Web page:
A Tribute to Douglas

I grew up in a Christian home with very diverse musical tastes.  My mother a north-easterner from New Jersey grew up a Roman Catholic with parents whom she said had “British” tastes, hence her love for classical music.  She gave my siblings and I a healthy appreciation for the three “B’s,” Brahms, Bach, and Beethoven.  My father on the other hand grew up in the south, with more of a Baptist leaning.  His musical tastes fell along the lines of the great Southern quartets, the Dixie Hummingbirds,  and the Golden Gate Quartet, along with the Gospel Clefs, the Gospel Keynotes, the Sensational Nightingales and the lists goes on and on.  Needless to say this cross-section of musical tastes gave me and my siblings a tremendous appreciation for all types of music from Rachmaninoff to Mantovani to Perry Como (Thanks to the annual Firestone Christmas Albums) to Aretha Franklin to Singers Unlimited…well you get the idea.

Because of this, I have always had great difficulty with the narrow limits some Christians have drawn around what is called appropriate music for church and/or worship.  My specific experience has centered around the music wars that have been waged in the Seventh-day Adventist Church and seem to never end.  I have sat on many panels and even in 2015 a question will still arise about the appropriateness of “drums” in worship.  There are some who still have not figured out that an inanimate lifeless, breathless instrument has no power to commit a sin.  It is not the instrument, it is the person on the instrument that determines what happens on or with the it.  This inability to appreciate diverse forms of music and the tendency to confuse personal preference with principal has caused the church to force all musical forms into a Eurocentric classical-anthem-hymn-dominant box.  If you attended the recent General Conference you would have experienced musical renditions throughout the session with little to no stylistic deviation.  If you closed your eyes, you would have thought the same person and/or choir was singing at each service with a mere change of gender or voice from soprano to bass.  No one even risked singing in a different language.  Does this truly represent diversity in music and worship?

Forget about the Biblical inconsistency of such a position; think about it in a universe where no two people are alike, not even siamese twins.  There are no two snowflakes, flowers, hair strands, or fingerprints that are alike.  Since this is true, why would we believe there is only one acceptable form of musical expression that is pleasing to God when He is the one who created such a diverse universe.  Does that make sense?  I won’t even mention that the acceptable musical form just happens to align itself with one culture as well.  What a coincidence.

This brings me to Douglas Leacock.  A truly gifted musician who recently passed away.  I was stunned to learn of his passing from my wife last week and unfortunately will not be able to attend his well-deserved memorial service this coming Saturday,  July 27, 2015.  I was first introduced to Douglas as a youth when he and his sisters, Rosie and Janet sang for a program at my home church.  They were called “The Gospel Chimes.”  A fitting name for their melodious music.  I can’t remember the program or occasion but I can still remember the lyrics of the song.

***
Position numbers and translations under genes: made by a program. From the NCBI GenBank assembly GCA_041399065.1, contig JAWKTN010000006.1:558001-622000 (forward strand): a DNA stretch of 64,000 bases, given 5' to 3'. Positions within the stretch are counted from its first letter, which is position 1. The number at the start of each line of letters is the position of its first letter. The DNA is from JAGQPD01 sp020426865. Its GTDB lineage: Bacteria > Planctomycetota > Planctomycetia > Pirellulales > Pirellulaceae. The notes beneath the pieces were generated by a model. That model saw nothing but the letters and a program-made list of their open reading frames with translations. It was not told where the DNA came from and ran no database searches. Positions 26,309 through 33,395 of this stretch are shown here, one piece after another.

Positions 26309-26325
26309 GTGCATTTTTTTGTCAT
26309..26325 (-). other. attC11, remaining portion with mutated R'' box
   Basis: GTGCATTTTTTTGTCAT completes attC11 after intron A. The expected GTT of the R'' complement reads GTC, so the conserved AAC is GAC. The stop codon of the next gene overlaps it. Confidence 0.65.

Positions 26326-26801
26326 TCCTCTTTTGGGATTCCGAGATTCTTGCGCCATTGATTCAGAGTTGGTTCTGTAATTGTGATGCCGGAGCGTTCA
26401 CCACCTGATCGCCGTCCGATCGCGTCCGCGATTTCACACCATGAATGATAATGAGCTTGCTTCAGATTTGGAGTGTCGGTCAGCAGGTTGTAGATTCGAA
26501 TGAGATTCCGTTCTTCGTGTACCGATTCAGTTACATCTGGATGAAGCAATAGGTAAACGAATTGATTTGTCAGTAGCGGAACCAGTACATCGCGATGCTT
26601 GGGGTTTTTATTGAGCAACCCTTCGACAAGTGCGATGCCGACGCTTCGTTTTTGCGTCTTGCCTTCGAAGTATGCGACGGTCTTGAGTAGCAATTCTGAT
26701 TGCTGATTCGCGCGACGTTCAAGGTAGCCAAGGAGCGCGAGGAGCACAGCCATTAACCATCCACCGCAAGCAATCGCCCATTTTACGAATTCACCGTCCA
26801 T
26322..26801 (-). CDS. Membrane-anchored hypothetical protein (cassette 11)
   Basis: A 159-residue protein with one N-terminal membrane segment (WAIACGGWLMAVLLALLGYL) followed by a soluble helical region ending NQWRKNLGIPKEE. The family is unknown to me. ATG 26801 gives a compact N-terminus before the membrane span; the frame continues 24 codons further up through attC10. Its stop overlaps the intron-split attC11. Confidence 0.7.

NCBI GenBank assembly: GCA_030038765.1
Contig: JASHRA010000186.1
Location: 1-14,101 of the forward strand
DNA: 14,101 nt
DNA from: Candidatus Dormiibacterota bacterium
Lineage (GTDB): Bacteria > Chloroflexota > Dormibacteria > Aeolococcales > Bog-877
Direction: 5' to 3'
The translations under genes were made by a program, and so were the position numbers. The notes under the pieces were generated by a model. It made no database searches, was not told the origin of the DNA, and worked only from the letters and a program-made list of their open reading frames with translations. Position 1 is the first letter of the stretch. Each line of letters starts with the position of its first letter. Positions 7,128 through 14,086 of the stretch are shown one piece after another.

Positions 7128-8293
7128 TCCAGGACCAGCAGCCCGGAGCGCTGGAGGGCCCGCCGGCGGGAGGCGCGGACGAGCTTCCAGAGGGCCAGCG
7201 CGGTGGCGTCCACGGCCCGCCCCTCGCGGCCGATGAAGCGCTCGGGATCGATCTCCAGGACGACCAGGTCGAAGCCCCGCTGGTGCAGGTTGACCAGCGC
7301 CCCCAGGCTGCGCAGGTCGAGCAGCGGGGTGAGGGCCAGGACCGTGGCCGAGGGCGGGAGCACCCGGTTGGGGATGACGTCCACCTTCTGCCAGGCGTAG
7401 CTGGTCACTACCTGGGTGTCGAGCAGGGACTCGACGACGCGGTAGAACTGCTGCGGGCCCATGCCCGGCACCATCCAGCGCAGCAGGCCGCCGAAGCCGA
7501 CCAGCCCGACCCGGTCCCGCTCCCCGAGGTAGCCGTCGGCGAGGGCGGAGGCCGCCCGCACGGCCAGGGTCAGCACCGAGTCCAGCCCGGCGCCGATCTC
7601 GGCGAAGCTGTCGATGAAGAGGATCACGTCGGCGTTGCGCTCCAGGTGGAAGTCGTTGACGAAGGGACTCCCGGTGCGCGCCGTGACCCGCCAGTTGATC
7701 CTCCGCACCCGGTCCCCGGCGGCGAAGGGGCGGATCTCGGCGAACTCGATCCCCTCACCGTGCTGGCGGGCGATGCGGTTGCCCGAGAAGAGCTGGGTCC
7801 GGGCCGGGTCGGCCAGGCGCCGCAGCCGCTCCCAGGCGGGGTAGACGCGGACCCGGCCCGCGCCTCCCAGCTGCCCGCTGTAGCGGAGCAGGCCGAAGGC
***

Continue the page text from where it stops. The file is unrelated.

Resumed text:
“Tell ’em about Jesus, and His Love.” “Tell ’em about the Savior from above.”

“Tell ’em about Jesus, and His Love.” “Tell ’em about the Savior from above.”

“Do-Do-Do-Do”

I don’t remember sermons that well, but I remember that song.  That was Douglas, a genius musician who used his God-given talents to lift up Jesus Christ and tell others of His love.  Is there any greater purpose for a follower of Jesus Christ to fulfill, than to tell others of Jesus’ love?  But the real tragedy was that at some level, Douglas’ church didn’t make room for the kind of music God had gifted him to share.  He joins a long list of disaffected musicians from the Seventh-day Adventist Church with rare and usual gifts who were never truly appreciated, encouraged or celebrated by their church.  They did not fit into the narrow box that those who controlled the church determined was the only acceptable musical form that God approved of.  From the Blend Wrights who dared to sing their music to the rhythmic beat of the Hammond B-3, that began a revolution of African American female trios across  North American, to those whom I have know, Darnell Crandell, Charles “Lippie” Davis, Gene Andrews Jr. & Sr., Satara Wisdom, Bobby Soverall and many, many others.  They all were never really celebrated and embraced by their own church.  Many of them found greater acceptance in other denominations and worshipping communities outside of Adventism, to the great regret of us all.

So today I want to remember and celebrate Douglas Leacock for everything he meant and means to me and all of the young people whose lives he touched with his brilliant music during our youthful years together.  I am grateful for his willingness to share his God-given gifts with us even when he was not appreciated and celebrated among his own as he should have been.  And though I cannot join Rosie,  Janet, and the rest of his family and friends who will remember his life, I want to pay tribute to him for all that he did to make Jesus more real to me in song.  Though he is resting in Jesus, he is still telling me about the Jesus and His love.  And not even death can silence his voice in my heart.

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